While she spoke each woman present, American and Vietnamese, shed tears of empathy and sorrow for the pain she and her country endured.

But some 50% of the Vietnamese population is under 25 years old; 75% under 35. Most have only dim personal memories of a war which ended 17 years ago. Will Madam Hoa and other independence fighters become relics of the past — as many young people see American activists of the 1960s? Concern about this question is probably one reason the Vietnamese stress that the war is behind them. Madam Binh said, “it’s time to psychologically put an end to the war.”

“It’s a strange thing to say, but sometimes it’s so hard to be an American; it feels so bad,” I said to our interpreter as we walked across the grounds of Tu Du Hospital in Ho Chi Minh City. Our delegation of Americans, along with our Vietnamese companions, had just been taken to view a room filled with jars holding the bodies of infants who had died before or shortly after birth. At first I thought I could not enter the room at all, but a feeling of curiosity drew me in to glance at just a few of the 70 or so jars displayed on shelves around the otherwise bare room.

There were a number of Siamese twins connected at different parts of their bodies, children with horribly misshapen heads and twisted bodies, others barely recognizable as human beings. They were being saved as a record of the genetic defects presumably resulting from the American use of Agent Orange and other defoliants in clearing the jungles and forests of Vietnam.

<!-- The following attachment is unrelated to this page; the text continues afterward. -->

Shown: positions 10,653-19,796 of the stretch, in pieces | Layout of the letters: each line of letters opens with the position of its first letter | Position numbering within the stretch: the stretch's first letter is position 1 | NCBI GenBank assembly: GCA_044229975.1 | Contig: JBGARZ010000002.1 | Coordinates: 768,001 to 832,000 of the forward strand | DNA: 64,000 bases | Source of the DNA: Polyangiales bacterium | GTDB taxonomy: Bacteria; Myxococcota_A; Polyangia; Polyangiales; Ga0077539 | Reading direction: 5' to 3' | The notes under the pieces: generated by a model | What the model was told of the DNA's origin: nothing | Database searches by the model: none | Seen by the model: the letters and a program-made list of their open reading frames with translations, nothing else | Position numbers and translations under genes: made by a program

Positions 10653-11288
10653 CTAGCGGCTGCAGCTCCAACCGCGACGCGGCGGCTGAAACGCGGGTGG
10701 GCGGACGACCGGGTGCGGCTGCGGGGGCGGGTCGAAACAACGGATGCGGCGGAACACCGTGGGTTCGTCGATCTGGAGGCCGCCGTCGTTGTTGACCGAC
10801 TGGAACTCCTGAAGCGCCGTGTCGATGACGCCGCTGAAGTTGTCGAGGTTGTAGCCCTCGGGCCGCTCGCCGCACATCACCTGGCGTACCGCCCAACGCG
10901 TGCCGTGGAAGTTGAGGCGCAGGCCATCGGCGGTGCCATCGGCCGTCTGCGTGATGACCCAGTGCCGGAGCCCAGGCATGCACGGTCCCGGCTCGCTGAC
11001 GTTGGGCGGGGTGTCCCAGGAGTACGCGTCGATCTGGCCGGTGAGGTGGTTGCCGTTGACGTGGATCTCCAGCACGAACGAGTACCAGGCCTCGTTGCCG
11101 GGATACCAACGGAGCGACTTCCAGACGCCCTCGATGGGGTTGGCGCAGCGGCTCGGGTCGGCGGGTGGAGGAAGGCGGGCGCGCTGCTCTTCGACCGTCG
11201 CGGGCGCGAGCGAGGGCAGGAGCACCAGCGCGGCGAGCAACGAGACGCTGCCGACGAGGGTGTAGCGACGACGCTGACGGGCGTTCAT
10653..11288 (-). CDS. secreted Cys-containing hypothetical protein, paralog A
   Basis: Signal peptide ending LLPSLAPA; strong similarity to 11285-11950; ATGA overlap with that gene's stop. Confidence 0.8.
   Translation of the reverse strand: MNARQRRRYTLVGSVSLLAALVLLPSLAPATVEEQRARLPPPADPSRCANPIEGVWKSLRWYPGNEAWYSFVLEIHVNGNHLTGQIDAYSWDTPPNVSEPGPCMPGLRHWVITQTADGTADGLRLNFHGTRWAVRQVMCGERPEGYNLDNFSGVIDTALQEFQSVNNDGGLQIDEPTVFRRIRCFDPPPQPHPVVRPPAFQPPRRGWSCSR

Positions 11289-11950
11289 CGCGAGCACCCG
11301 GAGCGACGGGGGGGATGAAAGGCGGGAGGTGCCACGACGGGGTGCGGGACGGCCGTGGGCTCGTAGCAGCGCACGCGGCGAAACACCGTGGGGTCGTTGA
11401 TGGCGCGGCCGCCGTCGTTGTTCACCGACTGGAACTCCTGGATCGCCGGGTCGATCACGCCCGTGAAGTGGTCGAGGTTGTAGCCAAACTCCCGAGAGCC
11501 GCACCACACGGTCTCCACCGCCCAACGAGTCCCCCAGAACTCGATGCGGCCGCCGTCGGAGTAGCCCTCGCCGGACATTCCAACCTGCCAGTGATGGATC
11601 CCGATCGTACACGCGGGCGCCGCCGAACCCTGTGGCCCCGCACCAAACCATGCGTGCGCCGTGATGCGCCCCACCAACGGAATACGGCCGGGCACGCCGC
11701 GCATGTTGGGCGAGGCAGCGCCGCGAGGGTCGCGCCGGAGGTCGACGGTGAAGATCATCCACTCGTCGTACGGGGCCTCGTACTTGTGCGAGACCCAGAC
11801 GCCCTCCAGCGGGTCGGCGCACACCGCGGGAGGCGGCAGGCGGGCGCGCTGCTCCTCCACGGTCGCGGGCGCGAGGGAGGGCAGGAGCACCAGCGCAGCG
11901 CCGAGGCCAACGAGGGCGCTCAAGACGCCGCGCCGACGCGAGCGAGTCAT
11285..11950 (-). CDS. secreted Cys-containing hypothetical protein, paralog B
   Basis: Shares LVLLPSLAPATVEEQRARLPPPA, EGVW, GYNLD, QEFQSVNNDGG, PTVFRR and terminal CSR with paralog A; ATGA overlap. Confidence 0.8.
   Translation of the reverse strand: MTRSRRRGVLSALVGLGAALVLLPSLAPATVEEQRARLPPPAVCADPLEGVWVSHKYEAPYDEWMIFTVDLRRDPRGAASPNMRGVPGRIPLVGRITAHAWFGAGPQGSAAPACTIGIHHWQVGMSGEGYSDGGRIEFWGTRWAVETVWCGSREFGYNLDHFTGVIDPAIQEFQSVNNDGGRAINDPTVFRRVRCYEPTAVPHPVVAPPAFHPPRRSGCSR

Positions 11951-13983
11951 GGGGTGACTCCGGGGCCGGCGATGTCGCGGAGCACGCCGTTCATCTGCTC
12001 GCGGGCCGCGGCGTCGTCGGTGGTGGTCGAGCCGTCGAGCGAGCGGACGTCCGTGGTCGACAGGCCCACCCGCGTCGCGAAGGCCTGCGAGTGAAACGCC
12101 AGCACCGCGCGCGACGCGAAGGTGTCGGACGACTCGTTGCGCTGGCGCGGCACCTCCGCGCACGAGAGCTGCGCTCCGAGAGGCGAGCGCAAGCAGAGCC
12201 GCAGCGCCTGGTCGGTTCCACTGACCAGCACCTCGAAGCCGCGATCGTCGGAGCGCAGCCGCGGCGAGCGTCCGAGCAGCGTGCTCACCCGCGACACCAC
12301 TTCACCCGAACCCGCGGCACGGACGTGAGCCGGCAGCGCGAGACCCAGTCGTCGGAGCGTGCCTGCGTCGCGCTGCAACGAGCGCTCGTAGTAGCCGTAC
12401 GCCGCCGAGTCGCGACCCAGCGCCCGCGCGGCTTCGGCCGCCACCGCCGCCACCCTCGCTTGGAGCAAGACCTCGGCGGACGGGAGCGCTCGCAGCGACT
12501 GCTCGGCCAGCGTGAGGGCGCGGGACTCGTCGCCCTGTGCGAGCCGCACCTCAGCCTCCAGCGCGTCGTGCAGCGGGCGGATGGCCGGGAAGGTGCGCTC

Some members of our group took photos, but I was afraid to raise my camera to the accusing faces in the jars for fear I would see them peering back at me. Hospital patients and staff gathered outside in the hall to see our reactions — most of us were beyond words.

We walked into the “peace village” for handicapped children built with the support of European charities. Here we had a chance to see the living evidence of what hospital director Dr. Nguyen Thi Ngoc Phuong believes to be the genetic degradation which resulted when dioxin entered the food chain and the water supply of Vietnam. Here were children born within the last few years to parents who were probably conceived after the chemicals were sprayed across the countryside.

Dr. Arnold Schechter, a professor of Preventive Medicine and Public Health at S.U.N.Y./Syracuse Health Science Center who has collaborated on some research with Dr. Phuong, said that one would expect exposure to Agent Orange to lead to some of the deformities seen at the hospital. But as yet there is no proof.

On the stairs leading up to the second floor there were color photos of the many pairs of Siamese twins born at the hospital, some of whom have been successfully separated. I had brought a duffel bag from the U.S. filled with colostomy bags donated by an American nurse who is contributing necessary medical supplies. Half of one of these sets of twins, Nguyen Viet, is missing a large intestine and anus. His brother, Nguyen Minh, can live independently, although he has only one of the two legs they shared.